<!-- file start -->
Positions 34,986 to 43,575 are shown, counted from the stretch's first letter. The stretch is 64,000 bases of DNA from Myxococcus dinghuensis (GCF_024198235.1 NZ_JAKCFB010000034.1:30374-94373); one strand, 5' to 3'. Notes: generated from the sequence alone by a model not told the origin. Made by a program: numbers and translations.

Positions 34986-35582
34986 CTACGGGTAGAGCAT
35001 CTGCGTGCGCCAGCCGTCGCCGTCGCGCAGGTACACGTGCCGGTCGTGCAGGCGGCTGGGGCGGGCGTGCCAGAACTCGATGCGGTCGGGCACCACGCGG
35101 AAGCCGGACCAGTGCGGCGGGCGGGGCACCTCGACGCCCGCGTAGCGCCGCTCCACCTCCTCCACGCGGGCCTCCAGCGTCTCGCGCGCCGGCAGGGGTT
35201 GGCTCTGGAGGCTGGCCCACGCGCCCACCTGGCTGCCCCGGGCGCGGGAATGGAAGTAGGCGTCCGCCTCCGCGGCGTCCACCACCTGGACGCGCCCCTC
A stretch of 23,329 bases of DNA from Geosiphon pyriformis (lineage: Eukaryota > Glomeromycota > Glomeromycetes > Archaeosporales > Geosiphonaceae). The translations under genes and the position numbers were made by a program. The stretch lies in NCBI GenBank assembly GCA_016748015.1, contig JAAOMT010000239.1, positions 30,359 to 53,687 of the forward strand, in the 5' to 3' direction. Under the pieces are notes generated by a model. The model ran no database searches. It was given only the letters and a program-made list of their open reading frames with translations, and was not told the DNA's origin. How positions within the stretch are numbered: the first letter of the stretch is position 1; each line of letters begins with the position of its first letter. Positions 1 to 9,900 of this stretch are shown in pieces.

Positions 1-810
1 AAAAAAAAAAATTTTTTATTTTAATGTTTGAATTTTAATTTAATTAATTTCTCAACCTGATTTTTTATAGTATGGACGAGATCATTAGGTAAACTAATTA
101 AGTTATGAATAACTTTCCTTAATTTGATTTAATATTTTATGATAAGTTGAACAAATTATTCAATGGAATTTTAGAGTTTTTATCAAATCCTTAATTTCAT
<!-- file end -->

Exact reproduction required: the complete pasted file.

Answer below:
Positions 34,986 to 43,575 are shown, counted from the stretch's first letter. The stretch is 64,000 bases of DNA from Myxococcus dinghuensis (GCF_024198235.1 NZ_JAKCFB010000034.1:30374-94373); one strand, 5' to 3'. Notes: generated from the sequence alone by a model not told the origin. Made by a program: numbers and translations.

Positions 34986-35582
34986 CTACGGGTAGAGCAT
35001 CTGCGTGCGCCAGCCGTCGCCGTCGCGCAGGTACACGTGCCGGTCGTGCAGGCGGCTGGGGCGGGCGTGCCAGAACTCGATGCGGTCGGGCACCACGCGG
35101 AAGCCGGACCAGTGCGGCGGGCGGGGCACCTCGACGCCCGCGTAGCGCCGCTCCACCTCCTCCACGCGGGCCTCCAGCGTCTCGCGCGCCGGCAGGGGTT
35201 GGCTCTGGAGGCTGGCCCACGCGCCCACCTGGCTGCCCCGGGCGCGGGAATGGAAGTAGGCGTCCGCCTCCGCGGCGTCCACCACCTGGACGCGCCCCTC
A stretch of 23,329 bases of DNA from Geosiphon pyriformis (lineage: Eukaryota > Glomeromycota > Glomeromycetes > Archaeosporales > Geosiphonaceae). The translations under genes and the position numbers were made by a program. The stretch lies in NCBI GenBank assembly GCA_016748015.1, contig JAAOMT010000239.1, positions 30,359 to 53,687 of the forward strand, in the 5' to 3' direction. Under the pieces are notes generated by a model. The model ran no database searches. It was given only the letters and a program-made list of their open reading frames with translations, and was not told the DNA's origin. How positions within the stretch are numbered: the first letter of the stretch is position 1; each line of letters begins with the position of its first letter. Positions 1 to 9,900 of this stretch are shown in pieces.

Positions 1-810
1 AAAAAAAAAAATTTTTTATTTTAATGTTTGAATTTTAATTTAATTAATTTCTCAACCTGATTTTTTATAGTATGGACGAGATCATTAGGTAAACTAATTA
101 AGTTATGAATAACTTTCCTTAATTTGATTTAATATTTTATGATAAGTTGAACAAATTATTCAATGGAATTTTAGAGTTTTTATCAAATCCTTAATTTCAT